Take Five (Really, Really, Really Fuzzy Math edition)

ONE: Misunderestimations

This week marked the tenth anniversary of the illegal invasion of Iraq, illegal as in fraudulently undertaken, thereby invalidating any supposed sanction previously conferred either by Congress or the United Nations, and also incomprehensibly immoral, like all crimes against humanity.

There should be no surcease, ever, of denunciation of the criminal horror unleashed on Iraq by the Bush administration and those who helped enable it, the latter largely for shamefully political reasons. In a nation with such a bounteous supply of prisons, there’s plenty of room to house the guilty for the rest of their lamentably natural lives, and their accomplices for some fraction thereof.

I have no hope that either will ever happen.

This week, fifteen months after the last combat troops were withdrawn from Iraq, the anniversary was marked in George Bush’s “beacon of democracy in the Middle East” with a wave of lethal violence, tersely quantified by the New York Times:

… 57 dead and nearly 190 wounded in separate attacks that included 17 car bombs, 2 adhesive bombs stuck to cars, and a killing with a silenced gun.

This week, Brown University’s Watson Institute for International Studies released the results of a study conducted by its Cost of War Project. The study found:

The U.S. war in Iraq has cost $1.7 trillion with an additional $490 billion in benefits owed to war veterans, expenses that could grow to more than $6 trillion over the next four decades counting interest…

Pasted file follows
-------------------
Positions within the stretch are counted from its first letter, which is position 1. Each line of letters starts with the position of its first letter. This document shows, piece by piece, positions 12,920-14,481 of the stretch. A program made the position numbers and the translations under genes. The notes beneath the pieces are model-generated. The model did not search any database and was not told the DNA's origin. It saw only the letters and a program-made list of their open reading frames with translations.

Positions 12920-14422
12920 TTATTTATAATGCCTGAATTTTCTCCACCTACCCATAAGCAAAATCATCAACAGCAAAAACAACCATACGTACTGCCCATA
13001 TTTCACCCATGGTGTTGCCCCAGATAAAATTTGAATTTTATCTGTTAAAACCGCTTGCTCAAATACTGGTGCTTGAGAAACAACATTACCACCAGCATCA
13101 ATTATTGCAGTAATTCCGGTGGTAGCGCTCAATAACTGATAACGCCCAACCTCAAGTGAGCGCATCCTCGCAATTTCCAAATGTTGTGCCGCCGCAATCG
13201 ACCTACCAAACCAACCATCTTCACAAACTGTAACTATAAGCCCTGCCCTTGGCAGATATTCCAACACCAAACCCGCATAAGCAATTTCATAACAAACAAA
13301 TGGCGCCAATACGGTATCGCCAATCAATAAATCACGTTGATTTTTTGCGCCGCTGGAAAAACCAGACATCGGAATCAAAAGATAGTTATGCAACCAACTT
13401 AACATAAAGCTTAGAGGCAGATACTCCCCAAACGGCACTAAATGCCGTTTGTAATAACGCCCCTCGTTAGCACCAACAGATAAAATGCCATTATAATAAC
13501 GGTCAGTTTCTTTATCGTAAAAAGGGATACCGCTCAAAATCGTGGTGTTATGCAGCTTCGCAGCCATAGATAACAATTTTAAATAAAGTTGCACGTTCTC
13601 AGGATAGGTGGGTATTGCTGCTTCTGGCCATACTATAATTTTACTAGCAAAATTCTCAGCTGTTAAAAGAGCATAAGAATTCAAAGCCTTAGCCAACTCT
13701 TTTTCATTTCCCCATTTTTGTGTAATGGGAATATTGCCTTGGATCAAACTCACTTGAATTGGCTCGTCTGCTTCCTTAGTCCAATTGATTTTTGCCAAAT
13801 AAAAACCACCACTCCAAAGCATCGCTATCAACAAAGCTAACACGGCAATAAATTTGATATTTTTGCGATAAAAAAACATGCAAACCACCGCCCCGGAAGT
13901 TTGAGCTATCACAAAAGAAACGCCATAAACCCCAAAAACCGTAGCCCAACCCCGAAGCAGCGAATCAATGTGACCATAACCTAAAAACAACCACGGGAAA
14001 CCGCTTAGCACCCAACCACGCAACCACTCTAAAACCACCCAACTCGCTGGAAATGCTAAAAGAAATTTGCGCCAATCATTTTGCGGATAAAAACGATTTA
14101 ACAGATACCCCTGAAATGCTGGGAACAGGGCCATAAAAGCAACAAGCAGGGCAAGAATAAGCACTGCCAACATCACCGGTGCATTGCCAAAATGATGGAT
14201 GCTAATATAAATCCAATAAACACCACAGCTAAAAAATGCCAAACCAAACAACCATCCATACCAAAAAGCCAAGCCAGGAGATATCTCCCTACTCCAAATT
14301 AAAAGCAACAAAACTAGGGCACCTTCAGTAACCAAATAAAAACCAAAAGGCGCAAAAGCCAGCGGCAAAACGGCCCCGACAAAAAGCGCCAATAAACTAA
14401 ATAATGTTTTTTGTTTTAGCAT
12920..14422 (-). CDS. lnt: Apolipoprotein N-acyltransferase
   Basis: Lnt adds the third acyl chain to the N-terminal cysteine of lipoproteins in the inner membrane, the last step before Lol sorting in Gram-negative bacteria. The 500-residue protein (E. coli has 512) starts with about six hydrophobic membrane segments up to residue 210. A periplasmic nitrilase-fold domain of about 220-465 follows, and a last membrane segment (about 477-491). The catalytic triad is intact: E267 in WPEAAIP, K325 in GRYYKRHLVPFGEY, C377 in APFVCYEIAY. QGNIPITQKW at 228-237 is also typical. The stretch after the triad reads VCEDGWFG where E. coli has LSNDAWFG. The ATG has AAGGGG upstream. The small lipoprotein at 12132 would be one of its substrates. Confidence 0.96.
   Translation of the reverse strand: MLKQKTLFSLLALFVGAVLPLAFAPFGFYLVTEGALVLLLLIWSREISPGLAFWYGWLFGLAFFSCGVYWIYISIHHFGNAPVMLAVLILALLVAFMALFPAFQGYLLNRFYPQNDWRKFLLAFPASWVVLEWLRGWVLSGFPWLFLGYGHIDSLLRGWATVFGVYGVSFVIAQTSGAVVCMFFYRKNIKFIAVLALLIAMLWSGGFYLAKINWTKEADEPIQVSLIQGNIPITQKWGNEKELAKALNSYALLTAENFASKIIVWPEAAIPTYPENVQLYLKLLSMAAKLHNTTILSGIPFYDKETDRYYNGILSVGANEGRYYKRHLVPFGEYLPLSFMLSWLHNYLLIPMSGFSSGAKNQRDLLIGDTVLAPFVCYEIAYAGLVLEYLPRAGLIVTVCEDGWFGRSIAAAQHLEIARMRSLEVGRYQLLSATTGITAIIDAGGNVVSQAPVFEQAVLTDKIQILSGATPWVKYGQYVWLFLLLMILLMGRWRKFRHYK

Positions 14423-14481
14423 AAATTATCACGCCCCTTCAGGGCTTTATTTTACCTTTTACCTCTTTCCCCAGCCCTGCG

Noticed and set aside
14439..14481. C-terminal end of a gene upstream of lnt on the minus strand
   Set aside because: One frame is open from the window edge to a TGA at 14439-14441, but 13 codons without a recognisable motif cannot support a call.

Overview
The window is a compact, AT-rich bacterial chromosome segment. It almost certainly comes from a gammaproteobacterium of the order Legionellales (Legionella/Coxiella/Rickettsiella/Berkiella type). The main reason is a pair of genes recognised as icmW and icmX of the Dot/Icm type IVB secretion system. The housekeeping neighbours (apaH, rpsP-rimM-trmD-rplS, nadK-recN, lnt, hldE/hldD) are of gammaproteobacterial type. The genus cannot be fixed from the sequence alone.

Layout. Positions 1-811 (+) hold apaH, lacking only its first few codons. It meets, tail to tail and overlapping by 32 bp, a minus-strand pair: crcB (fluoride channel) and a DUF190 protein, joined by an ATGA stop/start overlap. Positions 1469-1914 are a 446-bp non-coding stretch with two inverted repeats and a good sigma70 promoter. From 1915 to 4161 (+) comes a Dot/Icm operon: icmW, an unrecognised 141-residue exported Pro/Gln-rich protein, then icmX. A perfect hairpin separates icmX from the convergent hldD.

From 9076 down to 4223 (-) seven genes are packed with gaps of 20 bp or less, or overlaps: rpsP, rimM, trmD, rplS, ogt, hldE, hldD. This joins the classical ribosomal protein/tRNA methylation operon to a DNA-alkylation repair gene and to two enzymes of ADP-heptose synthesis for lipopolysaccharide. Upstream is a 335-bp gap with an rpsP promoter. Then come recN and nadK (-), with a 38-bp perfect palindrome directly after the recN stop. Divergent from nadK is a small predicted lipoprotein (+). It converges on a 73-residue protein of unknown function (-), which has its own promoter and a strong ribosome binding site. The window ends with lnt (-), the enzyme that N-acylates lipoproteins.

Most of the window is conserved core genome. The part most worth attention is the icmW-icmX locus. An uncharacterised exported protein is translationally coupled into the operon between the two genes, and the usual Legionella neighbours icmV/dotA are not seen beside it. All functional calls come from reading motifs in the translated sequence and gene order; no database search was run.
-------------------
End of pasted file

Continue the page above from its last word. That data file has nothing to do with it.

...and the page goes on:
The war has killed at least 134,000 Iraqi civilians and may have contributed to the deaths of as many as four times that number…

When security forces, insurgents, journalists and humanitarian workers were included, the war’s death toll rose to an estimated 176,000 to 189,000, the study said.

Yes, effecting mass death, destruction and chaos is more efficient than ever, yet it still doesn’t come cheap. Of course, that’s not how the Bush junta made its sales pitch. In the run-up to The Decider’s trigger finger getting intolerably itchy, Mitch Daniels, his OMB director, nudged up the saturation on the administration’s already over-saturated blue skies, to obscure what it would really cost in borrowed cash to dust off Saddam Hussein as one would a garden pest and install a compliant regime straight out of whatever remained of Dick Cheney’s wet dreams:

Mr. Daniels would not provide specific costs for either a long or a short military campaign against Saddam Hussein. But he said that the administration was budgeting for both, and that earlier estimates of $100 billion to $200 billion in Iraq war costs by Lawrence B. Lindsey, Mr. Bush’s former chief economic adviser, were too high.

And then he added a scabrous little grace note: